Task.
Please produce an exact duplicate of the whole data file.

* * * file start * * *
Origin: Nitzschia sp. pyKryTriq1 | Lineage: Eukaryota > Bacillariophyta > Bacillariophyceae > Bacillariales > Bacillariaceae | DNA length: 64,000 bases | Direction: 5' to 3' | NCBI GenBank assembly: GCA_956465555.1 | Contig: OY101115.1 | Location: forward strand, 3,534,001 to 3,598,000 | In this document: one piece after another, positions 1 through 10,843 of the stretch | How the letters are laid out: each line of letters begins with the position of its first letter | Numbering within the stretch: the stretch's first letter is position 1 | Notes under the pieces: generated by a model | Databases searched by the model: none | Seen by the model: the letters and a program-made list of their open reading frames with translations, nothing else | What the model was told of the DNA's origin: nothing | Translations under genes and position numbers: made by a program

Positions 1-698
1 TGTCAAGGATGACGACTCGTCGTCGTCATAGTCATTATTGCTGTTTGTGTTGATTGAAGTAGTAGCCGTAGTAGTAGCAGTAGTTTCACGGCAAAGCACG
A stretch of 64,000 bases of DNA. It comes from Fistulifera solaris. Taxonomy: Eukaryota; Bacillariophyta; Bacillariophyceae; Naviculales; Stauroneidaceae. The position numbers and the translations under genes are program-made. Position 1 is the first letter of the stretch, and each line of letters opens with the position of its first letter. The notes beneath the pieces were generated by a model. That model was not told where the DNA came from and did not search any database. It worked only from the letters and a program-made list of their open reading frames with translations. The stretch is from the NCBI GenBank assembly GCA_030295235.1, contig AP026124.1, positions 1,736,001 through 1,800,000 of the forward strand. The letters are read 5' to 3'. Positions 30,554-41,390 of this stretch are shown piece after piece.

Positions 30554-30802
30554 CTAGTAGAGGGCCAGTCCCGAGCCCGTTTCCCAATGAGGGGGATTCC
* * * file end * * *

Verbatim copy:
Origin: Nitzschia sp. pyKryTriq1 | Lineage: Eukaryota > Bacillariophyta > Bacillariophyceae > Bacillariales > Bacillariaceae | DNA length: 64,000 bases | Direction: 5' to 3' | NCBI GenBank assembly: GCA_956465555.1 | Contig: OY101115.1 | Location: forward strand, 3,534,001 to 3,598,000 | In this document: one piece after another, positions 1 through 10,843 of the stretch | How the letters are laid out: each line of letters begins with the position of its first letter | Numbering within the stretch: the stretch's first letter is position 1 | Notes under the pieces: generated by a model | Databases searched by the model: none | Seen by the model: the letters and a program-made list of their open reading frames with translations, nothing else | What the model was told of the DNA's origin: nothing | Translations under genes and position numbers: made by a program

Positions 1-698
1 TGTCAAGGATGACGACTCGTCGTCGTCATAGTCATTATTGCTGTTTGTGTTGATTGAAGTAGTAGCCGTAGTAGTAGCAGTAGTTTCACGGCAAAGCACG
A stretch of 64,000 bases of DNA. It comes from Fistulifera solaris. Taxonomy: Eukaryota; Bacillariophyta; Bacillariophyceae; Naviculales; Stauroneidaceae. The position numbers and the translations under genes are program-made. Position 1 is the first letter of the stretch, and each line of letters opens with the position of its first letter. The notes beneath the pieces were generated by a model. That model was not told where the DNA came from and did not search any database. It worked only from the letters and a program-made list of their open reading frames with translations. The stretch is from the NCBI GenBank assembly GCA_030295235.1, contig AP026124.1, positions 1,736,001 through 1,800,000 of the forward strand. The letters are read 5' to 3'. Positions 30,554-41,390 of this stretch are shown piece after piece.

Positions 30554-30802
30554 CTAGTAGAGGGCCAGTCCCGAGCCCGTTTCCCAATGAGGGGGATTCC